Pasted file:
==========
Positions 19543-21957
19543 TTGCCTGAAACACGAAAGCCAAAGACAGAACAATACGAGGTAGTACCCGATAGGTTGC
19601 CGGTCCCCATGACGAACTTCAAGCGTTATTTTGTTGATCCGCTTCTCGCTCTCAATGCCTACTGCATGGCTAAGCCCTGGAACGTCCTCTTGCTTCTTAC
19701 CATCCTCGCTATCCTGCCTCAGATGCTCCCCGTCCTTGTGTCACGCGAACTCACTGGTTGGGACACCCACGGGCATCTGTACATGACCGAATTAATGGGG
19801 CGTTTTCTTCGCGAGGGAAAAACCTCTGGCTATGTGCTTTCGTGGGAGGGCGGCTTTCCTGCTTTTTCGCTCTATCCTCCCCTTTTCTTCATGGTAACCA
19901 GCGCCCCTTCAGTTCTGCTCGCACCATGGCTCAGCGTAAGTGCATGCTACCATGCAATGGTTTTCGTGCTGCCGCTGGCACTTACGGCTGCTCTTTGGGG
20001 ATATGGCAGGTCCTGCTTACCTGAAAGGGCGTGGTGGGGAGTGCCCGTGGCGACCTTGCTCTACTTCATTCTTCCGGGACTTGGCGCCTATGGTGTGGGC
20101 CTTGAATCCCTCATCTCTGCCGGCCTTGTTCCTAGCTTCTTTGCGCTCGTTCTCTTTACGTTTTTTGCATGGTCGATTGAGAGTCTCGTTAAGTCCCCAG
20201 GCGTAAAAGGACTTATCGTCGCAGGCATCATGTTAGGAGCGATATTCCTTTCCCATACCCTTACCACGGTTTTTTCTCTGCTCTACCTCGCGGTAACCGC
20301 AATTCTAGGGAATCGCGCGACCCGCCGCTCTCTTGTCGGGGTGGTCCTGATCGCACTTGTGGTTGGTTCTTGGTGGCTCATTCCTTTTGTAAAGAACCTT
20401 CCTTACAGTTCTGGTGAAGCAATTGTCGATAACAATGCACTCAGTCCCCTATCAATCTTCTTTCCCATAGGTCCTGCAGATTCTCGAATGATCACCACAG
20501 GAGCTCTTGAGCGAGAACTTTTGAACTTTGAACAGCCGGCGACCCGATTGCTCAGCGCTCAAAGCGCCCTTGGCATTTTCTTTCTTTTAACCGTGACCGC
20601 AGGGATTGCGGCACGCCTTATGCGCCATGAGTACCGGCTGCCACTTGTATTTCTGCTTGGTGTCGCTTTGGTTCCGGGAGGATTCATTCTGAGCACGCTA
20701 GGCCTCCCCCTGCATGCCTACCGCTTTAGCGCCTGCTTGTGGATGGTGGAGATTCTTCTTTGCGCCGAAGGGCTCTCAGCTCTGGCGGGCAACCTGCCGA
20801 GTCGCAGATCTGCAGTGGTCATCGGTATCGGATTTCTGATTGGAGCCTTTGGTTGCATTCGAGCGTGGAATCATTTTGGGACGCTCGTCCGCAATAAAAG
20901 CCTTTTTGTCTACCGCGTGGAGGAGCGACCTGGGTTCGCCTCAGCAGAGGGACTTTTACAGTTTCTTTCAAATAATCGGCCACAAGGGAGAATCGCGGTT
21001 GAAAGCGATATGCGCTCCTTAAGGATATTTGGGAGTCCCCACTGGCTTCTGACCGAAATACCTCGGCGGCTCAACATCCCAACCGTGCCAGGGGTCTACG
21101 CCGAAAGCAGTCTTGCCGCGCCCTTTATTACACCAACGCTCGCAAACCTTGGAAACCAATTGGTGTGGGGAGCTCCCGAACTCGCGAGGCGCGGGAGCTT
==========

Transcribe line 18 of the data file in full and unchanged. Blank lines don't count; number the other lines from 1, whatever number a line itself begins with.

21101 CCGAAAGCAGTCTTGCCGCGCCCTTTATTACACCAACGCTCGCAAACCTTGGAAACCAATTGGTGTGGGGAGCTCCCGAACTCGCGAGGCGCGGGAGCTT